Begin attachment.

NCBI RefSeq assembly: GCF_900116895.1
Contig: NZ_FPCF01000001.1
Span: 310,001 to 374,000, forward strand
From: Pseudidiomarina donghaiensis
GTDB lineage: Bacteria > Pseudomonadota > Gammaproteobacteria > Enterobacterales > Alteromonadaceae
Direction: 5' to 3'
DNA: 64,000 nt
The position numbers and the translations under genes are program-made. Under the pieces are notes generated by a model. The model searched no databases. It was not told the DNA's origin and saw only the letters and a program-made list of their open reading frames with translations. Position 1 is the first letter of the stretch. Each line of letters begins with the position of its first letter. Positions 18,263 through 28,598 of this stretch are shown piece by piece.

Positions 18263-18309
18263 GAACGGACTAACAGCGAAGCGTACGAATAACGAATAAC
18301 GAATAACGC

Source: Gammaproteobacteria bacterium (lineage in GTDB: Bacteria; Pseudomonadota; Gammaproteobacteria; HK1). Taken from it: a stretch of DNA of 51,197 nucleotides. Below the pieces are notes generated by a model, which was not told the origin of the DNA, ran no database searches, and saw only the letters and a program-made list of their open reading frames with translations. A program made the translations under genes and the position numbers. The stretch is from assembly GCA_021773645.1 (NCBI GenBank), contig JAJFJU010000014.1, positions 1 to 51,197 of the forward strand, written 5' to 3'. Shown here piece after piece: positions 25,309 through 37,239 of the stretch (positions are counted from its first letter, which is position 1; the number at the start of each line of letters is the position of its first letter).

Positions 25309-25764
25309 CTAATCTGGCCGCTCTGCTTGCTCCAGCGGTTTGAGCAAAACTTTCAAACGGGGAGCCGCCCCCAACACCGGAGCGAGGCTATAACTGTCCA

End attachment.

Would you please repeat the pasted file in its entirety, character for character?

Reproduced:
NCBI RefSeq assembly: GCF_900116895.1
Contig: NZ_FPCF01000001.1
Span: 310,001 to 374,000, forward strand
From: Pseudidiomarina donghaiensis
GTDB lineage: Bacteria > Pseudomonadota > Gammaproteobacteria > Enterobacterales > Alteromonadaceae
Direction: 5' to 3'
DNA: 64,000 nt
The position numbers and the translations under genes are program-made. Under the pieces are notes generated by a model. The model searched no databases. It was not told the DNA's origin and saw only the letters and a program-made list of their open reading frames with translations. Position 1 is the first letter of the stretch. Each line of letters begins with the position of its first letter. Positions 18,263 through 28,598 of this stretch are shown piece by piece.

Positions 18263-18309
18263 GAACGGACTAACAGCGAAGCGTACGAATAACGAATAAC
18301 GAATAACGC

Source: Gammaproteobacteria bacterium (lineage in GTDB: Bacteria; Pseudomonadota; Gammaproteobacteria; HK1). Taken from it: a stretch of DNA of 51,197 nucleotides. Below the pieces are notes generated by a model, which was not told the origin of the DNA, ran no database searches, and saw only the letters and a program-made list of their open reading frames with translations. A program made the translations under genes and the position numbers. The stretch is from assembly GCA_021773645.1 (NCBI GenBank), contig JAJFJU010000014.1, positions 1 to 51,197 of the forward strand, written 5' to 3'. Shown here piece after piece: positions 25,309 through 37,239 of the stretch (positions are counted from its first letter, which is position 1; the number at the start of each line of letters is the position of its first letter).

Positions 25309-25764
25309 CTAATCTGGCCGCTCTGCTTGCTCCAGCGGTTTGAGCAAAACTTTCAAACGGGGAGCCGCCCCCAACACCGGAGCGAGGCTATAACTGTCCA